Stories by David Strom

In Pictures: How to protect virtual machines (VMs)

These four products represent different approaches to VM security

Remembering Quark and AppleTalk, Netware and Gopher

The Apple Mac has played an important part of my professional journalism career for at least 20 of the years that I have been a writer. One Mac or another has been my main writing machine since 1990, and has been in daily use, traveling around the world several times and my more-or-less constant work companion. It is a tool not a religion, yet I have been quite fond of the various machines that I have used.

Best tools for protecting passwords

For enterprises trying to get a handle on password management, the good news is that there are products that can help implement stronger password policies for end users logging into corporate and personal Web-based services, as well as for employees who share a local server login.

What to look for when evaluating password manager software

Here are the significant issues that can distinguish one password manager product from another. You'll probably make a similar list of requirements as you do your own research for password managers.

Smartphones take center stage in two-factor authentication schemes

We all know that relying on a simple user ID and password combination is fraught with peril. One alternative is to use one of the single sign-on solutions we reviewed last year, but there are less expensive options that could also be easier to install.

In Pictures: Best tools for social media analytics

How to tell if your Facebook, Twitter and LinkedIn efforts are paying off

How to tell if your Twitter, Facebook and LinkedIn efforts are paying off

As businesses make more use of social networks, the number of engagement, analysis and monitoring tools has exploded. Enterprises are trying to understand their return on social media investments, to find out if their Twitter and Facebook marketing campaigns are actually delivering customers. They want to track social mentions across multiple networks and be responsive to both kudos and complaints.

Single sign-on moves to the cloud

We are awash in passwords, and as the number of Web services increases, things are only going to get worse. Trying to manage all these individual passwords is a major problem for enterprise security. Many end users cope by re-using their passwords, which exposes all sorts of security holes.

Web-based conferencing comes of age

As more people telecommute, having a reliable way to connect via desktop video conferencing takes on greater importance. And for employees working in the office, Web-based meetings are a cheaper and less time consuming alternative to business travel.

How we tested Web-based conferencing services

We set up a variety of meetings on each of the services and then connected via different desktops, browsers, and mobile clients to see how each displayed the meeting content and handled the audio connection.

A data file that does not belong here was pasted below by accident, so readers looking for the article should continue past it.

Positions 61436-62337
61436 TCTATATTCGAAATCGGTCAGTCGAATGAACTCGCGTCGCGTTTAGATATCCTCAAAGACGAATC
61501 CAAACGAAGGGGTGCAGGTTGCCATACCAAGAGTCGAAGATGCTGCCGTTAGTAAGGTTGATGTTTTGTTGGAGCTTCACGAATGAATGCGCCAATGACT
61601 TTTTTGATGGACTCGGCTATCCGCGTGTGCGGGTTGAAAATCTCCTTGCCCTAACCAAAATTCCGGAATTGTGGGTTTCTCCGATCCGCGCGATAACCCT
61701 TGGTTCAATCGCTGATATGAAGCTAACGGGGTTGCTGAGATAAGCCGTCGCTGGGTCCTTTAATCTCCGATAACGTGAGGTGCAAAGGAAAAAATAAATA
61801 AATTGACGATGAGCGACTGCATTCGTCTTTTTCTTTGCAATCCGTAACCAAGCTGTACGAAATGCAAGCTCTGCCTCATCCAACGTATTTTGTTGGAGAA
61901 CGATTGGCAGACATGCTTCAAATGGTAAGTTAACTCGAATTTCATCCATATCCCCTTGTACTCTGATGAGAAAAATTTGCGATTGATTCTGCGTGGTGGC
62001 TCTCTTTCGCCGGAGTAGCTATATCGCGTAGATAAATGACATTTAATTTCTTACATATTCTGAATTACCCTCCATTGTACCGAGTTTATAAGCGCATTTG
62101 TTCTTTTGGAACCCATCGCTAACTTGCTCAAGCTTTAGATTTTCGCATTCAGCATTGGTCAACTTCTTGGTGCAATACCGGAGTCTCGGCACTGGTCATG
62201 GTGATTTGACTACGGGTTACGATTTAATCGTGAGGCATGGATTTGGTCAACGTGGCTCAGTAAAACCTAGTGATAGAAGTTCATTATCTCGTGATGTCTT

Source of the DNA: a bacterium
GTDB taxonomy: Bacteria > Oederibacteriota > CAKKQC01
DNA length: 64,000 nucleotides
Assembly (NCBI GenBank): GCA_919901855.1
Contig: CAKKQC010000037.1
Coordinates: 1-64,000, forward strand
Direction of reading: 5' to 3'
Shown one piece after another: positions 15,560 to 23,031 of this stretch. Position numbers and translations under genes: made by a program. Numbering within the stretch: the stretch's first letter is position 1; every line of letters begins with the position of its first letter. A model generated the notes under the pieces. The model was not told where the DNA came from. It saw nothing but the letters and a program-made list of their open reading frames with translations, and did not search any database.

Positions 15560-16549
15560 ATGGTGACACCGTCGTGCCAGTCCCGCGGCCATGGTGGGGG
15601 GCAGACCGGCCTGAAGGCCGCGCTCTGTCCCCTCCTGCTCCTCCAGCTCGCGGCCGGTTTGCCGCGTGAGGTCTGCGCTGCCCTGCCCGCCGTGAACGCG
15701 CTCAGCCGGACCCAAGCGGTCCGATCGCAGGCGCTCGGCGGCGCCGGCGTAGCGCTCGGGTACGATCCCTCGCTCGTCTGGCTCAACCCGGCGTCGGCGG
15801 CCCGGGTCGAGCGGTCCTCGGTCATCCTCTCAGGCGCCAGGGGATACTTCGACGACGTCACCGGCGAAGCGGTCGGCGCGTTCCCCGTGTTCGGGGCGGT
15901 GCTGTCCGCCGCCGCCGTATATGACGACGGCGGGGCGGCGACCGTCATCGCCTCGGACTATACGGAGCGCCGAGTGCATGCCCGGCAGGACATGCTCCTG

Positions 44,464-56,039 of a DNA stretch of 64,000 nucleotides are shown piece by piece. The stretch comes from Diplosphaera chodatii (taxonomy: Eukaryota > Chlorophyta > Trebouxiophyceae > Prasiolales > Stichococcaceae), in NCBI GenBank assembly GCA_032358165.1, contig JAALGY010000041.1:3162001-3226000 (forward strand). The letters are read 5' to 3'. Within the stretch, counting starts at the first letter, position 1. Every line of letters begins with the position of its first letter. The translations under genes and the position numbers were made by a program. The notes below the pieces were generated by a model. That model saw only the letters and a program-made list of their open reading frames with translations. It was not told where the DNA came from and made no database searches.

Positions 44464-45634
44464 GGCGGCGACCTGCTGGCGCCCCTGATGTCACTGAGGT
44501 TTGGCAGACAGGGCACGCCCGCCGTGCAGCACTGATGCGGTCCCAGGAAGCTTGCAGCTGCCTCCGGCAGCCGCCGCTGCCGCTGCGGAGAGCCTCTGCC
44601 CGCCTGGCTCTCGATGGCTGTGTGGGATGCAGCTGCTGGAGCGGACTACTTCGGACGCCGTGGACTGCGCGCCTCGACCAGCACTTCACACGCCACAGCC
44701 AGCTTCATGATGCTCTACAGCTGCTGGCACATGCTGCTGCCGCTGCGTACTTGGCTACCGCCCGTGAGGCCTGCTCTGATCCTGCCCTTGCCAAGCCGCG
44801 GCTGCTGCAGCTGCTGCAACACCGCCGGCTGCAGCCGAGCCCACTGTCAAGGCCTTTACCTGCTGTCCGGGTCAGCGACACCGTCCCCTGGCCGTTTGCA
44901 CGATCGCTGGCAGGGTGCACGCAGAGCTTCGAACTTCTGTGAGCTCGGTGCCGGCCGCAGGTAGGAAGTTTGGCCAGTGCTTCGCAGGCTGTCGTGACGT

Six annoying router problems - and solutions

These days, having access to wireless broadband is an absolute necessity for home offices and small businesses.

10 top iPhone apps for IT pros

While the frivolous iPhone apps usually get most of the media attention (yes, there really are over 175 apps that can produce rude bodily noises), there are quite a few apps that can help you do your job as an IT worker. While less notorious, they are worth your time to download and check out.

10 top iPhone apps for IT pros

While the frivolous iPhone apps usually get most of the media attention (yes, there really are over 175 apps that can produce rude bodily noises), there are quite a few apps that can help you do your job as an IT worker. While less notorious, they are worth your time to download and check out.

Save time and money with online meeting tools

If you're like me, you probably hate attending business meetings. But a number of useful Internet-based tools have arisen that can help workgroups schedule and run them more effectively. All of the tools here work within most popular Web browsers, and most of them are available for free or for fairly low monthly fees. The challenge is in understanding which tool suits a particular situation, because not every meeting is held under the same circumstances.

1

How to save money on overseas mobile phone calls

If you travel overseas, here are some ways to cut costs since international mobile calls can be pricey. If you replace the SIM card that came with your phone with a card that works in the country you are visiting, you get several benefits. First, you don't pay roaming charges for local in-country calls, although if you are calling back to your home country, you will pay international long distance charges. Second, if people in-country are trying to reach you, they don't pay for the international calls either. (Some of the networks overseas have the more enlightened method of calling party pays, but we won't go there for now.) You also don't use any minutes on your mobile phone account, which can be good if you have a limited number of minutes - when you travel, you don't think about all the time you are on calls. The trouble is if you are going to several different countries, then you need different SIMs and have to keep track of the numbers too. That gets onerous.

Sign up now to get free exclusive access to reports, research and invitation only events.

Computerworld newsletter

Join the most dedicated community for IT managers, leaders and professionals in Australia